Matthew Bourne’s multi-award winning autoerotic dance thriller, created by Les Brotherston and premiered in 2000, is being reimagined for the Royal Albert Hall, which is celebrating its 150th anniversary a year later due to Covid.
Bourne uses Bizet’s music; But he got rid of Prosper Merimée’s cigarette girls, soldiers, bullfighters and bullfighters to create a garish film noir melodrama set in 1960s America and loosely based on James M. Cain When the postman rings twice.
Britain’s most popular and successful choreographer loves old films. The staging, loud, cheeky, rough and homoerotic, has a raw physicality. There’s nudity in the showers, bare knuckle fights in the street, and plenty of sex.
The drama takes a little too long to get started, but once it does, the show has a strong plot that is unabashedly melodramatic. Terry Davies uses Rodion Shchedrin’s Carmen Suite and re-orchestrate Bizet’s music to produce a very evocative cinematic score.
Luca (Will Bozier) moves to a small Midwestern town and finds a job as an auto mechanic at a diner run by Dino (Alan Vincent). He has sex with Dino’s young wife Lana (Zizi Strallen). He also seduces Angelo (Paris Fitzpatrick), a hired hand, a sensitive boy who is being bullied by the community. Luca and Lana kill Dino and then frame Angelo, who goes to jail where he kills the warden who was trying to annoy him. He escapes to come back and get revenge.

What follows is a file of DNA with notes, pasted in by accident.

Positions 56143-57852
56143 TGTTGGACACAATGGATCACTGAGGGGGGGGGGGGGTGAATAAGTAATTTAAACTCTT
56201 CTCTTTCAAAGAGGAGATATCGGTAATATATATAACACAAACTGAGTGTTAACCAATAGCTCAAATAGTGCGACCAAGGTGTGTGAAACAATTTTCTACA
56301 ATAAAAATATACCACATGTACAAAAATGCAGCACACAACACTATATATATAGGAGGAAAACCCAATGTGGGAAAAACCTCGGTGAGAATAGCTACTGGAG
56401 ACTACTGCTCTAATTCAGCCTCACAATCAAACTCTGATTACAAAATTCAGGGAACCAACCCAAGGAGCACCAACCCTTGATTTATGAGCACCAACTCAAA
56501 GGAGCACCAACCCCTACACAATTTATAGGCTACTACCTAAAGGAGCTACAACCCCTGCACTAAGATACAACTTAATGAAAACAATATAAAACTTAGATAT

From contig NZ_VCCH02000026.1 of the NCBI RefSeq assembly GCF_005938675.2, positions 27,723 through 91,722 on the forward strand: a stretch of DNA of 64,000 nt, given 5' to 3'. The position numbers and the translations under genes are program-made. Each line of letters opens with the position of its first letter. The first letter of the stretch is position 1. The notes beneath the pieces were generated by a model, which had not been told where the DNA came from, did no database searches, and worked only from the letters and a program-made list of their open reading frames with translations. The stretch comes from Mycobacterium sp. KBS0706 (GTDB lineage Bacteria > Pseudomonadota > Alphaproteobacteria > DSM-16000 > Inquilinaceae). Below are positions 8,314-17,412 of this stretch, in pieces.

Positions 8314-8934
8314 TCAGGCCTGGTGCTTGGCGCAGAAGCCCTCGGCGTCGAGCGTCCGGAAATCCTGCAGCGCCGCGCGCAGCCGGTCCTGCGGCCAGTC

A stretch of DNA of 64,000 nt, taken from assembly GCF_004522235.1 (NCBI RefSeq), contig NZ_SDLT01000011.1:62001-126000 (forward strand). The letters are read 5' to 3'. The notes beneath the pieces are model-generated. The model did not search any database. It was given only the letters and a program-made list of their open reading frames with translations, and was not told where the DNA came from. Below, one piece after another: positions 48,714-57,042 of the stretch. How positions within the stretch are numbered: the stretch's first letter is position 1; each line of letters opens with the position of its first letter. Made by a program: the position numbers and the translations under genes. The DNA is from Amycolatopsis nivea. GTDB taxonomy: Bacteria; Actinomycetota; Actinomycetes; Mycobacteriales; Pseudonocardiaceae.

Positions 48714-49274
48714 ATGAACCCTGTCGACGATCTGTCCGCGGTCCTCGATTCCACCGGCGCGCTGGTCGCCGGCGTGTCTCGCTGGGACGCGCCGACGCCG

There are 65 dancers and musicians, three times more than the original troupe in 2000, but the performance still isn’t big enough to fill the Royal Albert Hall. The actual stage is too far away and more use should have been made of the transversal stage that protrudes from it into the auditorium and can bring the dancers closer to the audience.
Act fast. Matthew Bournes The car man closes on Sunday 19 June.
Robert Tanitch reviews Matthew Bourne’s The Car Man at the Royal Albert Hall, London
Source link Robert Tanitch reviews Matthew Bourne’s The Car Man at the Royal Albert Hall, London